Hevel: Haftara for the Three Weeks – Week Two

I know,  I know. What a creative and exciting title. But there is so much to say about this Haftara, and unfortunately, I have such little time!

Once again, we are reading from Yirmiyahu (Jeremiah Chapter 2). I really don’t have much time to delve into this, and there are such great turns of phrase that really get the message across. Please read it closely and see for yourself – and if you are in need of a translation – the New JPS translation does a good job of making things readable and refined  for the contemporary reader.

I am thinking about the phrase וילכו אחרי ההבל ויהבלו – which cannot be perfectly translated, especially since there are many ways of translating “hevel!” But in short – it constitutes a rebuke at those who abandoned God and the ways of goodness and substance to wander – transfixed? (my insertion – after vapour – after that which is worthless, ephemeral, illusory, fleeting. There is also a neat play on words in that it sounds like “Ba’al” (the foreign deity which they were following), and there also may be a connection between “hevel” here (literally “vapour” and the sad metaphor about them abandoning God, a “living natural spring” (mekor mayyim hayyim) to instead hew themselves leaky cisterns which cannot contain water. In other words – they are going after mere vapour – evaporated nothing – instead of water.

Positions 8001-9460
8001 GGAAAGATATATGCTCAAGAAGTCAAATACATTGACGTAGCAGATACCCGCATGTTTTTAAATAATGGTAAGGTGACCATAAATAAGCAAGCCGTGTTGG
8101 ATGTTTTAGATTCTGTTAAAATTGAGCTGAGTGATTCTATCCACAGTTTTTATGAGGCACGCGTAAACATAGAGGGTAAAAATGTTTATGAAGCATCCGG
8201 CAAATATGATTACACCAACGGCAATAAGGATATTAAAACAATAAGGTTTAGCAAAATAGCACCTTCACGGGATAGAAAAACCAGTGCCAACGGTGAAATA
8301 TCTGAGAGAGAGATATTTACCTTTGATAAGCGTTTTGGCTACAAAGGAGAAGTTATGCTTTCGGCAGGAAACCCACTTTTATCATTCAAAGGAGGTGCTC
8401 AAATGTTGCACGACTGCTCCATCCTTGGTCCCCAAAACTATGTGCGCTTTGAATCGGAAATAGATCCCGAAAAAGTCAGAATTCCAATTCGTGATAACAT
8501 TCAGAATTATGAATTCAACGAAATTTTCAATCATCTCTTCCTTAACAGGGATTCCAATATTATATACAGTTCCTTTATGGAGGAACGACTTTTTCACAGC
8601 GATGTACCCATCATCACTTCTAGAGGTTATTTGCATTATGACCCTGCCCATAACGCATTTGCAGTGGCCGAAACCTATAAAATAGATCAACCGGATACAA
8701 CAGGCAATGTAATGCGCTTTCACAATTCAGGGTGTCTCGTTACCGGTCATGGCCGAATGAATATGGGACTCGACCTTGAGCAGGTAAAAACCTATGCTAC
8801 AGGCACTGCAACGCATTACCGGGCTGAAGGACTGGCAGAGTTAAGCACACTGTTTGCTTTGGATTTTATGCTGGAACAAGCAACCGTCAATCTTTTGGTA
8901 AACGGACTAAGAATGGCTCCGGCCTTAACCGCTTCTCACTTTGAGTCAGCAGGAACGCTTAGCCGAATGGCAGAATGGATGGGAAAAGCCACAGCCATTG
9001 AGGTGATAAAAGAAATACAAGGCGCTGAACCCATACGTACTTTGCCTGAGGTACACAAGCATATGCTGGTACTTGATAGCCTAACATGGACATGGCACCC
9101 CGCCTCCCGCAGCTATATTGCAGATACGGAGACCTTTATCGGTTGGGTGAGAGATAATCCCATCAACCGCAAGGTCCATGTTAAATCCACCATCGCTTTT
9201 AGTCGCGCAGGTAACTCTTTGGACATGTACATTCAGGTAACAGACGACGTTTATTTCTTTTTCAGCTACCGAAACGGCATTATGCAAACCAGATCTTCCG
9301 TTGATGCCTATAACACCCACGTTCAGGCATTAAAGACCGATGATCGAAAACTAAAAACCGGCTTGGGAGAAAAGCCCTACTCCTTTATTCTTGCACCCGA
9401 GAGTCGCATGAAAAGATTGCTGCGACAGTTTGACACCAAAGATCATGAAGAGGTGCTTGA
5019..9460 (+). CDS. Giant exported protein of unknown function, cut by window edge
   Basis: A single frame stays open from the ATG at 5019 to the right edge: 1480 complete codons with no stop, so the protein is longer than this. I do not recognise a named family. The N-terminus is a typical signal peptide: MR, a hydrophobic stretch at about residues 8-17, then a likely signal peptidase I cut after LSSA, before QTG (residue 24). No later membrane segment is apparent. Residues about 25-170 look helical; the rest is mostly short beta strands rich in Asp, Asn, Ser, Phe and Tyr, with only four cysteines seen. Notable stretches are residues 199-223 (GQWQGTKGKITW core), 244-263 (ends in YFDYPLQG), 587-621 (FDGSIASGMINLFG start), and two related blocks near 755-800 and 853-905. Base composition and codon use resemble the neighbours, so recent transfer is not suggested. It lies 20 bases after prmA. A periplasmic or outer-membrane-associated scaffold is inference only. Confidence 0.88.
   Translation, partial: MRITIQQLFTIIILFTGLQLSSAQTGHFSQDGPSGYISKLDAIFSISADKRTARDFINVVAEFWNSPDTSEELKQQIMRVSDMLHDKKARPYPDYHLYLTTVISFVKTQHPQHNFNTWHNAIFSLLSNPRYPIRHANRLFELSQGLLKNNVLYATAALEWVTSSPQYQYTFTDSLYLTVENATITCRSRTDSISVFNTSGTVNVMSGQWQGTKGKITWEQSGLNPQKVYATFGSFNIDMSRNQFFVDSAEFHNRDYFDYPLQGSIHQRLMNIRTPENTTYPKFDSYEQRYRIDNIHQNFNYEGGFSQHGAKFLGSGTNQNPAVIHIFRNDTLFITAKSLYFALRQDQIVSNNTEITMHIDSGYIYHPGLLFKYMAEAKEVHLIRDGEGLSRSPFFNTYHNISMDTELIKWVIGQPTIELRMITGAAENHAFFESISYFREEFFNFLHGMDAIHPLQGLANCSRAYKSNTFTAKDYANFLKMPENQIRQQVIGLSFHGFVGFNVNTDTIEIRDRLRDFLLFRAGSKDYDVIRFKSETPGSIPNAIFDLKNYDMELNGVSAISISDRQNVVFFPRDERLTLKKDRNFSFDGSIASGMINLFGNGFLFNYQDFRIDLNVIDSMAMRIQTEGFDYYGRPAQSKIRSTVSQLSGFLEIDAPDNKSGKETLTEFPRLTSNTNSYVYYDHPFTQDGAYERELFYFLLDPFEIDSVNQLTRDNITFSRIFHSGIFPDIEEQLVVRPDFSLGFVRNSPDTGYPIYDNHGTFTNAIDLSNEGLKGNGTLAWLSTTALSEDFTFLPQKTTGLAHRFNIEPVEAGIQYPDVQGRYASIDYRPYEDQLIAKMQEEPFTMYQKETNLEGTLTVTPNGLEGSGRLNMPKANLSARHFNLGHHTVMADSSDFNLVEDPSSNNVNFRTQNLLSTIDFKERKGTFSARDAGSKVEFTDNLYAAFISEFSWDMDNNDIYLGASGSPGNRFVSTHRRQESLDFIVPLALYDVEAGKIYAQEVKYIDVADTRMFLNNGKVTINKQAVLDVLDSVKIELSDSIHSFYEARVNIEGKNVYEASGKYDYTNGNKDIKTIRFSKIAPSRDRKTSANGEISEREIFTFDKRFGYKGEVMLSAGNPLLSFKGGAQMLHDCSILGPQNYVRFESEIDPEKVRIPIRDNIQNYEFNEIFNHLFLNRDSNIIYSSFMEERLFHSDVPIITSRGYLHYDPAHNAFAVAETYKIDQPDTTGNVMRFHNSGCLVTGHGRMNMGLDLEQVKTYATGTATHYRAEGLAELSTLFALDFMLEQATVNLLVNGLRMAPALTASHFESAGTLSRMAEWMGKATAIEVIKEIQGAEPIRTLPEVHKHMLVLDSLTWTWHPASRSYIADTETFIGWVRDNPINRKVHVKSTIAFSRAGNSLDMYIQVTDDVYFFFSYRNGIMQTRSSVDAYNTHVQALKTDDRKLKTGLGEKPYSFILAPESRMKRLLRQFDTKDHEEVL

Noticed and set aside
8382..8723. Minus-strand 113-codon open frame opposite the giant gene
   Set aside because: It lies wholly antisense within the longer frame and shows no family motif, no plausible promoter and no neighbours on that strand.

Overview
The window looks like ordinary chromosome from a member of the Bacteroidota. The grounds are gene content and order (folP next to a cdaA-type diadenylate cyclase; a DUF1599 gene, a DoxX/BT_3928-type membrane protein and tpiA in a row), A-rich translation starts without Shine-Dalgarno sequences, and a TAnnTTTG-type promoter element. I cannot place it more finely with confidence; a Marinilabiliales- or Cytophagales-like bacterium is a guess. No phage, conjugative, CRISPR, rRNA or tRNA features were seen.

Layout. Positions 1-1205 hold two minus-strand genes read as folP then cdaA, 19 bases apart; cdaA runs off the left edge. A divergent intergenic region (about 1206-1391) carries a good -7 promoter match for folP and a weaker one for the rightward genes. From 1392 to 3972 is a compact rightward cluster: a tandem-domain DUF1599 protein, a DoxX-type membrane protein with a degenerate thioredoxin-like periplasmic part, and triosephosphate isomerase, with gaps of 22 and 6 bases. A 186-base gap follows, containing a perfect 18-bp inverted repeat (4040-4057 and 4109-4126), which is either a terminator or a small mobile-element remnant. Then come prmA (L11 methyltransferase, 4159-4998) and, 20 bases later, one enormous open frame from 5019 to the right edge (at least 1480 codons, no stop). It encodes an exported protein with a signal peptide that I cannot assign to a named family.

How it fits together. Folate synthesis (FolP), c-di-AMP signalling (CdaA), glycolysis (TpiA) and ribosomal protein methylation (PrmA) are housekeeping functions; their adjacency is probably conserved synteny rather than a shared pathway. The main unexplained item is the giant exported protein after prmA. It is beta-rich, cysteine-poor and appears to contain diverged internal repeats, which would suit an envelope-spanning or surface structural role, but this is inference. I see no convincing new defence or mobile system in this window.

This idea resonated with me, partly because I am thinking and reading about the meaning and function of the word “hevel” within the book of Qoheleth and within certain Psalms (mizmorim), and partly because I, and I imagine many of us – struggle with wandering or straying after vanity. In my case, I waste far too much time on Facebook, and I am trying to cut it down by blocking my newsfeed on my computer (at least in Google Chrome).  But I still have it on my phone, etc. So many “news” stories are about unsubstantial topics and devolve into mere gossip, if not worse.

Anyway, part of a message of Yirmiyahu’s prophecy is to take stock of ourselves, and to undergo some soul searching – are we staying true to what is truly important, or are we willfully or passively letting ourselves stray, distracted by instant gratification and other vacuous vanities? How much do we value and cherish our time, and how much are we mindful of how we use it?

There is a lot to think about, and there are many more specific messages. I hope to perhaps examine these passages more in the future, but for now, here is some food for thought.